Mabou’s own Kate Beaton shines brightly across her North American tour

May 2, 2023

The year 2023 has already been an abundant year full of success for Mabou’s Kate Beaton.

In the month of January alone, her book Ducks: Two Years in the Oilsands was shortlisted as one of five authors on Canada Reads, named on former U.S. president Barack Obama’s list of favourite books of 2022, and was nominated for a prestigious Evergreen Award.

Jeopardy! superstar Mattea Roach will champion Ducks during the Canada Reads debate, which Beaton said is “quite amazing,” in an interview with The Participaper.

“It’s very weird but very cool, this is new to me,” Beaton says.

Her tour took her to cities throughout Canada and the United States, including an engagement at the historic Hayworth Theatre in Los Angeles. Photos by Morgan Murray

Ducks is a graphic memoir that drew immediate attention after being published in September 2022. It details her time living and working in Alberta’s oil patch. It grapples with themes of loneliness, sexual abuse, drug abuse, economic disparity, and environmental damage.

In autumn of 2022, she took the book on tour across North America. She had the idea to create a unique author talk experience.

“I thought this is an opportunity to show up and do something different instead of the usual, since I’m coming all that way anyway,” Beaton says.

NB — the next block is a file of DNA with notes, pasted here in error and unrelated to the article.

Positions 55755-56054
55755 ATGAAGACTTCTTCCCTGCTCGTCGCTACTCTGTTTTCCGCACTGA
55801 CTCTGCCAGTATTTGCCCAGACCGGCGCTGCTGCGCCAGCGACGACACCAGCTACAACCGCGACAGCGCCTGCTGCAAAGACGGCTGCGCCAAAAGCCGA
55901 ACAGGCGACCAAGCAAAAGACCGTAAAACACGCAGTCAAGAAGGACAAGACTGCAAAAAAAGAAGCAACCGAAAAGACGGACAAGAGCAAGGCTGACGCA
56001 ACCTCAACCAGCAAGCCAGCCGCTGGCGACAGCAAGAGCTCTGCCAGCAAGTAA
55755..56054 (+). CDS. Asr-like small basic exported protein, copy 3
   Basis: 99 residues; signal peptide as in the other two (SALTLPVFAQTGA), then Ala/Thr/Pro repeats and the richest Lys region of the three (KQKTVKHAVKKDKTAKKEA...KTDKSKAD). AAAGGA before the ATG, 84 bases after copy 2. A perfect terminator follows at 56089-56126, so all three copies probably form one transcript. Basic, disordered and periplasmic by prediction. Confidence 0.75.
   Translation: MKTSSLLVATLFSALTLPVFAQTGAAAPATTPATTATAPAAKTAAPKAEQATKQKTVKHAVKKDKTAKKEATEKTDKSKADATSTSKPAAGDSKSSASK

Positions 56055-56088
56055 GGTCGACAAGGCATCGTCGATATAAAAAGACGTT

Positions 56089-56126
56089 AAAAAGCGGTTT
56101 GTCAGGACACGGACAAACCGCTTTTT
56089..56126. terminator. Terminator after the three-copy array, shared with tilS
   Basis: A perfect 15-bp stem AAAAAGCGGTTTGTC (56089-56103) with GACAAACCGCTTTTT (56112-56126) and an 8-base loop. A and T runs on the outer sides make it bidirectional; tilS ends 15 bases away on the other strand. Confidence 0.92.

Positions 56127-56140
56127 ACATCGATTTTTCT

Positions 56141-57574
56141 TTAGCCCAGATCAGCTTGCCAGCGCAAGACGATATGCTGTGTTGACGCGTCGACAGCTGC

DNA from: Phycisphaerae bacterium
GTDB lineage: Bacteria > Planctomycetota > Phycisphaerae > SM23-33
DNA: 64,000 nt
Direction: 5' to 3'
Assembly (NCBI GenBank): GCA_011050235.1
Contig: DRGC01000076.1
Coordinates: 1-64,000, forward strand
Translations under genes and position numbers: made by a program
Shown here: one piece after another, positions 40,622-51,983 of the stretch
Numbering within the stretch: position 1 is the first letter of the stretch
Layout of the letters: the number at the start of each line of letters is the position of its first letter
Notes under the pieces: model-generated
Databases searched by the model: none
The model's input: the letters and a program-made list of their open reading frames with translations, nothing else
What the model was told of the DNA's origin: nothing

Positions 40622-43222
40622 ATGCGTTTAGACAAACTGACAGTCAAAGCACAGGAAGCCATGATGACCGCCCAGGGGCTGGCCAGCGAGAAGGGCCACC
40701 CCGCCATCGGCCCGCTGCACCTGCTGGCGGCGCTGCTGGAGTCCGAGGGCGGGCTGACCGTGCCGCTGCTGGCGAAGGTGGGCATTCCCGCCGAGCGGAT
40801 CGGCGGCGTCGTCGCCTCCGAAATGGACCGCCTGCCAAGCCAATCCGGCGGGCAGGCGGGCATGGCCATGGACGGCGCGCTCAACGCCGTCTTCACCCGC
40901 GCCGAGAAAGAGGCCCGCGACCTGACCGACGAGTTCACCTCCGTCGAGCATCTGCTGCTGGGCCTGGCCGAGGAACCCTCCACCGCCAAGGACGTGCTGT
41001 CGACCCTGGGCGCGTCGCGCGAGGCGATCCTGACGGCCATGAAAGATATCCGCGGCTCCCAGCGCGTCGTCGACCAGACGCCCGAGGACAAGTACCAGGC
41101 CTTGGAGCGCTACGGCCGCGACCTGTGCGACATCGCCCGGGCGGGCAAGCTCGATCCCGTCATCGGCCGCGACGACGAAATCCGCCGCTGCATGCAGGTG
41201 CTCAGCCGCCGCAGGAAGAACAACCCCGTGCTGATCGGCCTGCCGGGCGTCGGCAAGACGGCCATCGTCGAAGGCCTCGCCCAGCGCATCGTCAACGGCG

With her, she brought Peter MacInnis who accompanied her with music, and her husband, Morgan Murray, who worked the technology.

In September, the crew toured Halifax, New York City, and Boston. In October, they visited Toronto, where Beaton said the biggest crowd of the tour gathered, and in November, they hit up west coast cities, including Vancouver, Los Angeles, Seattle, and Portland, before ending in Calgary and Winnipeg.

In each city, the presentation was accompanied by MacInnis, who performed some classic Cape Breton songs alongside narration from Beaton. She included an explanation of Cape Breton’s culture and labour history with archival footage and educational aspects.

“There was so much that I wanted to say with this book and no moderator was going to get into it … I wanted to talk about the things that I wanted to get into and so I thought, well, I need to find a way to talk to people to make them feel a bit,” she explains.